passive

High performance, passive and beautiful

East Vancouver house makes an architectural statement
Thursday, March 11, 2021

“The Passive Narrowtive” was built on a long and narrow urban lot in Vancouver, B.C.  Designed by Nick Bray Architecture, the house is now lived in by the architect’s young family, with a tenant living in the garden / basement suite (“mortgage-helper”).

The intent of the project was to prove that a certified Passive House could be built on a small, challenging urban site, and to rethink and test typical housing design and technology, using new and innovative products throughout. The motivation to meet Passive House standards being the education of the architecture firm, construction team and local construction industry, and promotion of sustainable construction. And to provide a beautiful, healthy, flexible home.

The site was exceptionally challenging as it is located in a peat-bog, requiring a complex foundation/shoring system involving 46 40 feet piles. The site also had a very high water-table (2 ft below grade) with no ground water pumping allowed.

The biggest challenge for the energy modelling was the massing and orientation. The building’s south elevation is only 18 feet wide, and the building is 48 feet deep (far from cubic!). A solution involved a split-level design with large south-facing windows (covered by large canopies) which allow natural light and winter solar gain to penetrate deep into the 12 foot high living area and 9 foot high master bedroom. Due to the limited width, it was important to use a slim wall assembly with a high R-value per inch and minimal thermal-bridges. The building is constructed with ICF foundations and graphite-infused structural insulated panels (SIPs).

As part of the wider environmental sustainability strategy, the building was designed to last 100 years; not impressive by European standards, but rare in North America. Space-efficiency was also a critical design requirement; the more practical space provided within a small envelope, the lower the necessary footprint. The new products tested ranged from recycled spray-on air-barriers, to low-GWP/VOC foams and paints, to steam fireplaces.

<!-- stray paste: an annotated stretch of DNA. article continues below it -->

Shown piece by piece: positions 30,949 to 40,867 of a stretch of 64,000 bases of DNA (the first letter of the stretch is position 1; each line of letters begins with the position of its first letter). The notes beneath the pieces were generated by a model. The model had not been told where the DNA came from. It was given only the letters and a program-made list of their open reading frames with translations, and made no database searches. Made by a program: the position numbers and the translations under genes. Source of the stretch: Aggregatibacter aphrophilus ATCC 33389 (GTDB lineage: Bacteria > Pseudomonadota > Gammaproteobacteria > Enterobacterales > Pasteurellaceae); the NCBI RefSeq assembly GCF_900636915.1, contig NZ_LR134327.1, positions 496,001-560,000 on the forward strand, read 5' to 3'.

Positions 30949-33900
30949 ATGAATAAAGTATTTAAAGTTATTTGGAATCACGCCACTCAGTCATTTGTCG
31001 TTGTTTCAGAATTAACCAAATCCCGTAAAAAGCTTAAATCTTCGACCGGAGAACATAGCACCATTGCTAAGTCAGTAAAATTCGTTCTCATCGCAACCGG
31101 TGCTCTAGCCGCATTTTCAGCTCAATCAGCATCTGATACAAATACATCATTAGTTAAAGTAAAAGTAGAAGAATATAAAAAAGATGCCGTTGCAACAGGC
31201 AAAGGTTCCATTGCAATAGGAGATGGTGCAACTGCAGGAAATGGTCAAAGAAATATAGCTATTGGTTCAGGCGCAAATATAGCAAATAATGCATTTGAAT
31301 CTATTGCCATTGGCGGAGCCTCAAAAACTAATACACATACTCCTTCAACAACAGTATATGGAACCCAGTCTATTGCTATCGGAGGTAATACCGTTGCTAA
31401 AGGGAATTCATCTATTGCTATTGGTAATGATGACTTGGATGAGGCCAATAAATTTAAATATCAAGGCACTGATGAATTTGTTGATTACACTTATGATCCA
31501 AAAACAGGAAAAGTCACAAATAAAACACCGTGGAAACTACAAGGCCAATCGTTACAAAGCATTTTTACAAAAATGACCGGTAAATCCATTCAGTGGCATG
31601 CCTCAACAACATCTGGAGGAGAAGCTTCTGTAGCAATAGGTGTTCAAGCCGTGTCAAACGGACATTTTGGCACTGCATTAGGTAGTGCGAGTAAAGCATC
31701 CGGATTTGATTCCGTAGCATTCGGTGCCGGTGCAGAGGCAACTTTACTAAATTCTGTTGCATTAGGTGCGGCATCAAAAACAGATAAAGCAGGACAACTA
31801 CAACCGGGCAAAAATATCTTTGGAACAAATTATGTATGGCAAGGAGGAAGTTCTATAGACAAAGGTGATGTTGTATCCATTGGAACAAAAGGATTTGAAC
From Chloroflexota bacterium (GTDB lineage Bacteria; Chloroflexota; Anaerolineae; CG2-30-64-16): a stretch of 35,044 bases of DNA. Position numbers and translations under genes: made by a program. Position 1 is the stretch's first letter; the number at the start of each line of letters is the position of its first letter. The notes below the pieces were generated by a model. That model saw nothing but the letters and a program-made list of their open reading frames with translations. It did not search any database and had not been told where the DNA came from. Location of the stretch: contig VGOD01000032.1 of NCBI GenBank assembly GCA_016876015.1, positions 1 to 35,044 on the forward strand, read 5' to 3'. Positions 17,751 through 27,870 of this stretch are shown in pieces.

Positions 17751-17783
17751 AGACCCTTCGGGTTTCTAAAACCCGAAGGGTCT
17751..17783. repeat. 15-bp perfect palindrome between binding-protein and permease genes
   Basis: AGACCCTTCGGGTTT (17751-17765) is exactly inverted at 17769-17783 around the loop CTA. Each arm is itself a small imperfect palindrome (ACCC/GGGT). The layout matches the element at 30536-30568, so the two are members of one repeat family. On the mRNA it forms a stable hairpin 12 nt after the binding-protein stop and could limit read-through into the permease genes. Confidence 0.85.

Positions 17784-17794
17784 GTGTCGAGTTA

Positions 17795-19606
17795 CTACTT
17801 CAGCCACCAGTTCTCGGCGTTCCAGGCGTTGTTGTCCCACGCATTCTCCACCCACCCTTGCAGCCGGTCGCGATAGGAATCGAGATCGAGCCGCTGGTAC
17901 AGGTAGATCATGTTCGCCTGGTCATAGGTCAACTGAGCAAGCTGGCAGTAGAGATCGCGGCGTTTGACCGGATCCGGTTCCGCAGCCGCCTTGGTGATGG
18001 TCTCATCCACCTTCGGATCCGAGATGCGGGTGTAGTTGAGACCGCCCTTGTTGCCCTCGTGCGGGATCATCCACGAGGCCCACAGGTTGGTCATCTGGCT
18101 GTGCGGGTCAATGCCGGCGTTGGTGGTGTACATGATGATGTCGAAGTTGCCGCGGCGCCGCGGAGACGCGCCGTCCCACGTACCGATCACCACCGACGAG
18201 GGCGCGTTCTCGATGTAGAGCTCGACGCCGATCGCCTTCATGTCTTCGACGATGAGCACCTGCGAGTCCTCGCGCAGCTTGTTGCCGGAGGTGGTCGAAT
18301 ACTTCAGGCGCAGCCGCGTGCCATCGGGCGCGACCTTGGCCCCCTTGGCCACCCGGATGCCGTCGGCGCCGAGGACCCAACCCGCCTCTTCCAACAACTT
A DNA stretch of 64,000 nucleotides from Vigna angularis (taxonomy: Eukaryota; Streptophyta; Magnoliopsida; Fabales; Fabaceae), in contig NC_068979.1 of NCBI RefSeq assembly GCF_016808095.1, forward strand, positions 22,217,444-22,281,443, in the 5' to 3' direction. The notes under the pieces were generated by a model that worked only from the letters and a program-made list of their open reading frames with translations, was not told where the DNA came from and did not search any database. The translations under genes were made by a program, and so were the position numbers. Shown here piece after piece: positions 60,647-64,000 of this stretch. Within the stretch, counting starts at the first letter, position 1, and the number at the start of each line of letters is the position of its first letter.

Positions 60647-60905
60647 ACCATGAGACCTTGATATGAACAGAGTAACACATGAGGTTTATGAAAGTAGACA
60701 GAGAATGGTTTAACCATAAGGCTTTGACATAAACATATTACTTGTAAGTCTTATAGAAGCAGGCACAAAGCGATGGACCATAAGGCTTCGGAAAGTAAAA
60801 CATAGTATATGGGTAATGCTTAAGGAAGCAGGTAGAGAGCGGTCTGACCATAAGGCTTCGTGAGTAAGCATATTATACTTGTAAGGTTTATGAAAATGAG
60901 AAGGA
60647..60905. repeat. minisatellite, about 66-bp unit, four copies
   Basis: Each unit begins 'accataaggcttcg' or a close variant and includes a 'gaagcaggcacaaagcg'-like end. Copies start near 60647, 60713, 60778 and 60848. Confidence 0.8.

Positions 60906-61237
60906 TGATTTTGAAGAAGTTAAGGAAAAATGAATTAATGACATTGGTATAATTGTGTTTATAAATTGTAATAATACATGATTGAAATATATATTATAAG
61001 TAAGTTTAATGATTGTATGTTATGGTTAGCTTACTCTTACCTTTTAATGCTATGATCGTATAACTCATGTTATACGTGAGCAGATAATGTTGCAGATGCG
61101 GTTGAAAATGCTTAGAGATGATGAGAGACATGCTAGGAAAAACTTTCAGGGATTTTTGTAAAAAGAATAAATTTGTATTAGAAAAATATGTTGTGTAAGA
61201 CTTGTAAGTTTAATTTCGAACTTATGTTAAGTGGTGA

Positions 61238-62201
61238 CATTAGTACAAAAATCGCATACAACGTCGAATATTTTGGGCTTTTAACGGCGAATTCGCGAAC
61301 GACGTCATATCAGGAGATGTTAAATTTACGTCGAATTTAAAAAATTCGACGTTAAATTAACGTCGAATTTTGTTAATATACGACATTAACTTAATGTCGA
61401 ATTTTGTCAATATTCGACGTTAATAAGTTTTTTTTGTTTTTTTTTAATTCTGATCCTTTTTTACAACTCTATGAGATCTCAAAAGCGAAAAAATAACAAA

Design and construction challenges aside, the house provides a commodious, durable, and thoroughly modern living space for a growing family, with an airy garden suite below. It’s designed to be flexible to handle everyone’s growing needs. While currently configured as a three-bedroom house over a two-bed suite, it can also be set up as a four-bed house over a one-bed legal suite.

Innovations include:

  • ICF foundations with Helix additive (replaces rebar).
  • SIPs construction with graphite-infused insulation and waterproofing.
  • Spray-on air-barrier membrane and 93 per cent efficient HRV (both first in B.C.).
  • Fire-shutters deal with proximity to neighbours.
  • Original fireplace-bricks deconstructed/recycled as bike/bin-locker/Wendy-house/ landscaping features.

Eco-savvy features include:

  • Tilt-turn Triple-glazed wooden windows.
  • Super-insulated (R58 walls/R97 roof) and super-air-tight: sub 0.3ACH.
  • 10-panel, solar-array and heat-pump provides home’s energy requirements.
  • Large south-facing windows with canopies capitalize on winter solar-gain and allow natural-light penetration deep into long, narrow building through floating-tread staircase.
  • Locally-manufactured products and non-toxic/low-VOC materials used throughout.
  • State-of-the-art, 54-inch steam fireplace visually comforting without emitting heat.

Moving forward, the firm is monitoring energy usage, be it mainly from the heat-pump hot-water heating system, and the small under-floor electric heat matts. And comparing this with power generated from the solar PV array.

 

Photos: Martin Knowles

 

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